Going into the film Straight Outta Compton, I had a lot of expectations about what the film would be about. I assumed that it would take a long hard look at Compton, Los Angeles, a ghetto notorious for violence, crime and police discrimination in the 1980s. The filmmakers really weren’t fooling around when they named the movie “Straight Outta Compton”, because it literally takes the audience out of poverty and struggle into fame, fortune and musical intrigue extremely quickly.
The movie chronicles the early careers of established artists Dr. Dre, Ice Cube and Easy-E, depicting their rise to fame, the fallout of their group N.W.A and the subsequent conflict that erupts as a result.
The one criticism I have for the film, besides the obvious misogyny that’s left unaddressed, is that it opens too many fronts in the course of the film. The social backdrop of racism, police brutality and discrimination is extremely interesting, yet it’s not really dealt with for more than a few scenes. The music that the artists themselves said, “defined a generation”, but we’re left hearing only a few tracks throughout the film and not in their entirety. Ultimately, at least personally, the least interesting thing about this film was the inter-artist drama which seemed to dominate the film’s second half.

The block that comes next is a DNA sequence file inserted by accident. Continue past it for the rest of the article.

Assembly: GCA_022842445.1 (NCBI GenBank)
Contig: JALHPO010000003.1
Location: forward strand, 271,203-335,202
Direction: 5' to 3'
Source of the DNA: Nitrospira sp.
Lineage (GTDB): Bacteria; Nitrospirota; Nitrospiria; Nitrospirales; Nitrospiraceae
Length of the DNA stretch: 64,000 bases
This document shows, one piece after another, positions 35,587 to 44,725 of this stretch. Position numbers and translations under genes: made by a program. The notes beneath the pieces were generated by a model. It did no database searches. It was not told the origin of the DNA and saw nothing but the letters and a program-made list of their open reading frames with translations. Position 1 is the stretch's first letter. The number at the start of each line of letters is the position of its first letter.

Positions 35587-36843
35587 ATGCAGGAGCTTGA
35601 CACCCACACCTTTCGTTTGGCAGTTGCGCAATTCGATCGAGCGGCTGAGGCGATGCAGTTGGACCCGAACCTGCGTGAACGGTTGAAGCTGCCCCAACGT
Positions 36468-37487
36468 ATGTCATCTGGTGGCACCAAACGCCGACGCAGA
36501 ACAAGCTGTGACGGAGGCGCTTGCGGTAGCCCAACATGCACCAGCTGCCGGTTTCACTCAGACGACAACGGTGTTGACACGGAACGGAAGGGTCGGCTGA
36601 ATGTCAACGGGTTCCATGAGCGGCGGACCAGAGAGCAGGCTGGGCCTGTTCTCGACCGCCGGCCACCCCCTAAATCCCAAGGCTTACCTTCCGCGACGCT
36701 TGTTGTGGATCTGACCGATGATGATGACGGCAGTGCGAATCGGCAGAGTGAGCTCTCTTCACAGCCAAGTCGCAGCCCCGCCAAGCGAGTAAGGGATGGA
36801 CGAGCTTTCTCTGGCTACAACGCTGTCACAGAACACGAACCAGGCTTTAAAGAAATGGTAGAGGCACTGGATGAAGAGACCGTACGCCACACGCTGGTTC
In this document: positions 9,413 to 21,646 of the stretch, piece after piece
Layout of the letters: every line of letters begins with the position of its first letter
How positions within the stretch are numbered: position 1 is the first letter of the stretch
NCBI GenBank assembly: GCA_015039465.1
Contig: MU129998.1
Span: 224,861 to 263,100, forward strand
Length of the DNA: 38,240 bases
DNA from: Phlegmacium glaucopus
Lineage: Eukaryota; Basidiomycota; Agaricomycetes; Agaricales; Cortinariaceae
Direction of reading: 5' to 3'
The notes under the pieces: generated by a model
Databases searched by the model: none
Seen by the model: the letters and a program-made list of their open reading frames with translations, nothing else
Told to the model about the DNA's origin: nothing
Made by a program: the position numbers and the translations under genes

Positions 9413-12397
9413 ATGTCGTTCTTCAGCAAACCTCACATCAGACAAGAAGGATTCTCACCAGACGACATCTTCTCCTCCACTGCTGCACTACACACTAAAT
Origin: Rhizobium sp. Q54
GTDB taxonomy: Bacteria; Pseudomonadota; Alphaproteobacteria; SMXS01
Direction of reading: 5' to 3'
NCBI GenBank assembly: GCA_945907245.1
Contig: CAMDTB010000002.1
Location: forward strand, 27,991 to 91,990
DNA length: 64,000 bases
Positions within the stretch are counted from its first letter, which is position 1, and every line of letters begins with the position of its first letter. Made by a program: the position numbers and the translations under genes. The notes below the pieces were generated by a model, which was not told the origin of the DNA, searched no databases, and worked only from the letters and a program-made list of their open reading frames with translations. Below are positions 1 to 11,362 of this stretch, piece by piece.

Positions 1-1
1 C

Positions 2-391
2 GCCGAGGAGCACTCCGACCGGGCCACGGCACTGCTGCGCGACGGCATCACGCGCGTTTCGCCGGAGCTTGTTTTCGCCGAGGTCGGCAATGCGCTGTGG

Grumbling aside though, this movie was funny, pithy, historical, political and just a damned good film all at the same time. To be able to accomplish that is a massive feat. This is in no small part a result of the amazing casting and performances by relatively unknown actors. That being said, I must admit that O’Shea Jackson Jr.’s role as Ice Cube (his real-life father) was phenomenal – he easily stole almost every scene he was in.
The film was lovingly crafted, and seems to be a relatively accurate portrayal of the events, at least in the eyes of Ice Cube and Dr. Dre.
N.W.A’s protest anthem, “Fuck tha Police” debuted in 1988 on the Straight Outta Compton album, and it’s relevance even today is shocking, if not disturbing. Race relations in the United States, police brutality, systematic discrimination remain a topic, which creates the perfect social backdrop for the film. Everything about this film just screams a ‘magnum opus’ of our times, and as a result, it seems that it’s become a social phenomenon, receiving widespread critical and audience acclaim. If you’re one of about ten people who is yet to see Straight Outta Compton, correct that now.